Consider a set $X$ and a collection $\mathcal{H}$ of functions from $X$ to $\{0,1\}$. $\mathcal{H}$ is a finite set $A It says crush \subset X$ . $ to $\{0,1\}$. The Vapnik-Chervonenkis (VC) dimension of $\mathcal{H}$ is the size of the largest aggregate it crushes. Recent work by Fitzpatrick, Wyman, and his fourth and his seventh authors found a subset of $\F_q^d$, namely the field $\F_q$. For fixed $t \in \F_q^d$, let $h_y(x) = 1$ if $||yx||=t$ and 0 otherwise. = x_1^2 + x_2^2+ \cdots + x_d^2$. For $E\subset \F_q^d$ they have $\Hh_t^d(E) = \{h_y: y \in E\ }$ and asked the magnitude of $E$ to guarantee the next VC dimension. $\Hh_t^d(E)$ is the same as $\Hh_t^d(\F_q^d)$. $|E|\geq Cq^{\frac{15}{8}}$ for $d=2$ for $C$ constant.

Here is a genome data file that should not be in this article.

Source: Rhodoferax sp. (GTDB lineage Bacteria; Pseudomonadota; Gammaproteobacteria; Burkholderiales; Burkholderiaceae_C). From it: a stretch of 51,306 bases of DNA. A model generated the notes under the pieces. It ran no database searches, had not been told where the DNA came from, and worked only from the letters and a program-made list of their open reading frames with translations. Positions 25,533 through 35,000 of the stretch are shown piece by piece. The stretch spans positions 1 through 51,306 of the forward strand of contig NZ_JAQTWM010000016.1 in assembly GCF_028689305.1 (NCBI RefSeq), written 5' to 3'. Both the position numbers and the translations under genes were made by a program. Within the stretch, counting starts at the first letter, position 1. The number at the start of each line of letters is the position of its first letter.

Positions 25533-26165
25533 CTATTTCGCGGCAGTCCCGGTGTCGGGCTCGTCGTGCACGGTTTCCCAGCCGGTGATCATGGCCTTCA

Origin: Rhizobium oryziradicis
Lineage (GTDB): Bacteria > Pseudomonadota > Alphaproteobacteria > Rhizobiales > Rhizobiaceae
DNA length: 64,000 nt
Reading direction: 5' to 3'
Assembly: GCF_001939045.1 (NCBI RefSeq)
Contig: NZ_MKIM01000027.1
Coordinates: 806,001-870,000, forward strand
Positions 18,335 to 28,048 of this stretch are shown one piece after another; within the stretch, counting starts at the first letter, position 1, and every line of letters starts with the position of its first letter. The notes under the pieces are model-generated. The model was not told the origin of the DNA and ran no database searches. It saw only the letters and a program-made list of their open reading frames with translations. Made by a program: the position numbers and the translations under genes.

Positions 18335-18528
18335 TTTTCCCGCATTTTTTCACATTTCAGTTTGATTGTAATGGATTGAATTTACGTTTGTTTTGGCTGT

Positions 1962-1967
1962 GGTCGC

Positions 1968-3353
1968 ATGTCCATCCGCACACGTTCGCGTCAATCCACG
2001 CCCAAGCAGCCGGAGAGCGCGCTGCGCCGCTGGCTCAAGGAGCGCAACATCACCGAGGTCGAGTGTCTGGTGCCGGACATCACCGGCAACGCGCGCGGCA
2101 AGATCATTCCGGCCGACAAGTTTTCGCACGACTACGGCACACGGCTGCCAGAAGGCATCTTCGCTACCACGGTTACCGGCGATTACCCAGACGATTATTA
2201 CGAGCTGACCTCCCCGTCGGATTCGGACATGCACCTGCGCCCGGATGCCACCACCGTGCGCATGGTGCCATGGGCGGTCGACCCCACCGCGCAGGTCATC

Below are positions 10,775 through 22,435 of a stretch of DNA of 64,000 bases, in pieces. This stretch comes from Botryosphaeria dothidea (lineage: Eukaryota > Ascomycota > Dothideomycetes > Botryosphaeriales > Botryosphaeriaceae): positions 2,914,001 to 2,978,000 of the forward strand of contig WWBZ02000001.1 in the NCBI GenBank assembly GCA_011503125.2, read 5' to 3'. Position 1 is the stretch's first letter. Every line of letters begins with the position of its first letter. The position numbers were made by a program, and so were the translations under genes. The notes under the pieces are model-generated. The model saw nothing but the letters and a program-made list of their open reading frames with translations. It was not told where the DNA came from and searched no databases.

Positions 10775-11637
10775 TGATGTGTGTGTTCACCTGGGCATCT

In this paper, we examine what happens when we add another parameter to $h_y$ and ask the same question. Specifically, we define $h_{y,z}(x) = 1$ for $y\neq z$ if $||yx|| = ||zx|| $\Hh_t^d Let (E) = \{h_{y,z}: y,z \in E, y\neq z\}$ . Solving this problem in all dimensions, for $d\geq 3$ $|E|\geq Cq^{d-\frac{1}{d-1}}$ ^d(E)$ is $ Same as \Hh_t^d(\F_q^d)$. $d=3$ gives slightly stronger results. This result holds for $|E|\geq Cq^{7/3}$. Moreover, if $d=2$, the result holds when $|E|\geq Cq^{7/4}$. where $C$ is a function of $d$ and is therefore constant with respect to $q$.

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